My three great loves are food, travel, and fundraising. I could try to measure their value in a quantitative fashion – how many places have I traveled to, how many Michelin-starred meals have I eaten, how much money have I raised? With all three, I’d be missing the point completely if I tried to simplify their value or measure their worth with simple metrics without of the context of the big picture. Because all three feed the soul and give meaning to life in ways that can’t, and shouldn’t, be measured and evaluated in arithmetical isolation. And, if you try, you miss the nuances, the details, the real benefits, and the magic completely.
This weekend, I took on the daunting task of spelling out my career and accomplishments in resume format. I wanted a way to quantitate the value I’ve brought to my clients over the past two decades and this seemed like the socially acceptable way to brag and highlight my achievements. I wanted to explain in clear and tidy bullet points that, though the majority of what my clients see is wrapped up neatly in the form of a fundraising event or successful campaign, what I really do is so much more: I fundraise, set sustainable strategy, provide creative solutions, manage branding and communications, build relationships and develop donor loyalty, lead committee meetings and guide exemplary volunteers to success.
I failed. Yes, I updated my LinkedIn and pulled together a summary and chronology of my work. Yes, I created a basis of an impressive resume. But rather than completing the project with a sense of accomplishment, I hit “Save” on my document and felt that I have failed as a professional. How could I take credit for projects where so many people gave so much of themselves? How would my clients feel reading that “I” had raised all the money and “I” was the reason for the success? I’ve spent my career working both smarter and harder to raise critically needed funds for my non-profit clients while raising up the entire team and shining the light on others. My mantra has been to showcase the organization and volunteers; in fact, for the first half of my career you couldn’t have even found my name on the project or event collateral. So that begs the question – if I’ve spent my career elevating others, how do I now, neatly and succinctly, explain my value while still giving full credit to everyone else. How does someone say, ‘Yeah, the executive director and board and committee and staff all worked hard, but they couldn’t have done it without me’ without sounding like a complete pompous ass? Even if my track record shows that to be pretty much (humbly) entirely true.
As a fund-raising consultant who has spent the better part of two decades producing successful and spectacular events, I am fairly well known for bringing the cocktails and caviar to a party. But when I really and truly think about what makes me a successful consultant and why even my best clients can’t quite put their finger on what it is that I do for them, I realize that it’s not the cocktails and caviar that are important, it’s the salt. I bring the salt and incorporate it masterfully.
Salt, according to countless stars in the culinary world, is the single most important ingredient in many dishes. And also the most misunderstood.
The NY Times had a great article about salt and describes its “multidimensional relationship with flavor: It has its own taste, and it both balances and enhances the flavors of other ingredients.”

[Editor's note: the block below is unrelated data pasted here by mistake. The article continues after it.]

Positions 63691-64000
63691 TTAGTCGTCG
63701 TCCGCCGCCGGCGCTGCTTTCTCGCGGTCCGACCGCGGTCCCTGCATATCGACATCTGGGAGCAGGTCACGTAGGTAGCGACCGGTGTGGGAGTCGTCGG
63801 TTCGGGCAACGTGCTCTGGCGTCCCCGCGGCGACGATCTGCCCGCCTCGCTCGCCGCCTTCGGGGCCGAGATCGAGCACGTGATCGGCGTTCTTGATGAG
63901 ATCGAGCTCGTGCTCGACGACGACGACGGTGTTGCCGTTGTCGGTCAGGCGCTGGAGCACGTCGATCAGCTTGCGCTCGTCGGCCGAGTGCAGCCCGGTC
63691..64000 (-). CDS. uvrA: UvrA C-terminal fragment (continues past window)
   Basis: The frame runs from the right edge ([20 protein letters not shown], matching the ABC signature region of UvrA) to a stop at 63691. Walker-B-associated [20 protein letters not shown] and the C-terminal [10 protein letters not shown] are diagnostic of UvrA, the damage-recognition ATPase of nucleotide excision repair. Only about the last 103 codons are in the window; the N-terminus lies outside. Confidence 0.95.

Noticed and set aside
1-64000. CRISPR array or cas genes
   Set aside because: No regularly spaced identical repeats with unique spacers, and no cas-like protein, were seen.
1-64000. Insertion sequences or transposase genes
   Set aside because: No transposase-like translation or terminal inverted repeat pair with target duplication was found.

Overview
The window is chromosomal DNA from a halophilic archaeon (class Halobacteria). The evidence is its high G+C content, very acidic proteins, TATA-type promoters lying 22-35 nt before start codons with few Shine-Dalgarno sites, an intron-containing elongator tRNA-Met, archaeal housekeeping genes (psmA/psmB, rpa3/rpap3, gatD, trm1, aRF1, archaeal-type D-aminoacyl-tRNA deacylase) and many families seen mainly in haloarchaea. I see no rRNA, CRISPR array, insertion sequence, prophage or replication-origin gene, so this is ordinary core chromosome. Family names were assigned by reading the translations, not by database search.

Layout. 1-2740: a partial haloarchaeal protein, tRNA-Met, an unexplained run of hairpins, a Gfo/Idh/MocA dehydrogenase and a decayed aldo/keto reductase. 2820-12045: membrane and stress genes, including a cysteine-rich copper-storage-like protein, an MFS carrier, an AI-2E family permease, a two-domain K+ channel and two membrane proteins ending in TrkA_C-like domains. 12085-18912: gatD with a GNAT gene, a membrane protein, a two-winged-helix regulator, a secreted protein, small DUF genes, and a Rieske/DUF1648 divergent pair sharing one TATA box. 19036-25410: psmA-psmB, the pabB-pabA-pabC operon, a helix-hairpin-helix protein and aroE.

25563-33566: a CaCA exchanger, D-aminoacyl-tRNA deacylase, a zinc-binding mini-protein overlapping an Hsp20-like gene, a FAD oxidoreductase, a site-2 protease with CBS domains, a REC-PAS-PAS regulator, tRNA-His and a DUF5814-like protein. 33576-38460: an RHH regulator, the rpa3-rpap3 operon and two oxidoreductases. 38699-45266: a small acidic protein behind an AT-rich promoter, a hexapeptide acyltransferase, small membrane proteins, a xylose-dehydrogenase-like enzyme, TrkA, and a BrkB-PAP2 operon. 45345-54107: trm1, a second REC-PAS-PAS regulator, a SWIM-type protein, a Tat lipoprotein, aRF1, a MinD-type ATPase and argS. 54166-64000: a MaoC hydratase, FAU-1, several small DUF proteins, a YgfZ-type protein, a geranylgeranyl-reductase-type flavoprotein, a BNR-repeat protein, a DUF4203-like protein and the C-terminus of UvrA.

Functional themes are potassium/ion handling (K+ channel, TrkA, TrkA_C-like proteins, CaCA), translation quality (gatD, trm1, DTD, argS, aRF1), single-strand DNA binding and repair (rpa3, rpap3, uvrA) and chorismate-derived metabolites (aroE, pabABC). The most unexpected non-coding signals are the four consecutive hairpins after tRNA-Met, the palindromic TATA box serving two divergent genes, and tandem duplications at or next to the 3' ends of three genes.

Salt bring out the best in other ingredients – from craft chocolate to dry aged beef to classic Caesar salad, to top-shelf cocktails…and even grandma’s chicken soup. Salt elevates all of the other ingredients. And salt doesn’t just come in the form of plain table salt or sea salt or granules or crystals, it can come in the form of freshly grated parmesan on your pasta, the anchovies in the dressing, the prosciutto delicately wrapped around the perfectly blanched asparagus. It’s complex, it’s delicate, it’s often misunderstood, underutilized and underappreciated. And critically important.
Celebrity Chef Charles Granquist said that “Teaching salt is incredibly difficult and it is the most important thing that you will get out of culinary school.” I could say exactly the same about fundraising – bringing out the best in people and complex human relationships is incredibly difficult and also the most important secret to fundraising success.
If I think about my resume as a recipe, it’s easy to put salt at the very end of the ingredients list and mistakenly think it’s not all that important. But without it, all of the other ingredients will fall flat, lack flavor, and ultimately won’t be worth the time and effort you put into crafting the dish.
Salt can’t be measured by the number of granules used in a dish any more than food and travel can be measure by number of trips taken or meals eaten. Salt must be measured by the magic and mystery it serves in fully elevating other great ingredients to their fullest potential.
And like salt, my work can’t be measured solely on the dollars I’ve raise or the number of events I’ve produced or even by the years I’ve been honing my expertise. Sometimes, the small contract that helped a client raise $60K is just as critical and complex as the huge gala that raised $600K. And the capital campaign which may seem small on paper because it raised less than $1 million is actually huge because the creativity behind the campaign ensured access to healthcare in a small rural community with no donor base. And sometimes projects fall flat because, no matter how well you salt it, the other ingredients just aren’t there to complete the dish.
So I’m going to share my professional success – and my resume – through the perspective of great recipes, passionately executed and perfectly salted, sometimes served as a simple caprese salad with tomatoes from the garden, sometimes a 5 course meal with tableside flambe. But worthy of a great review, nonetheless.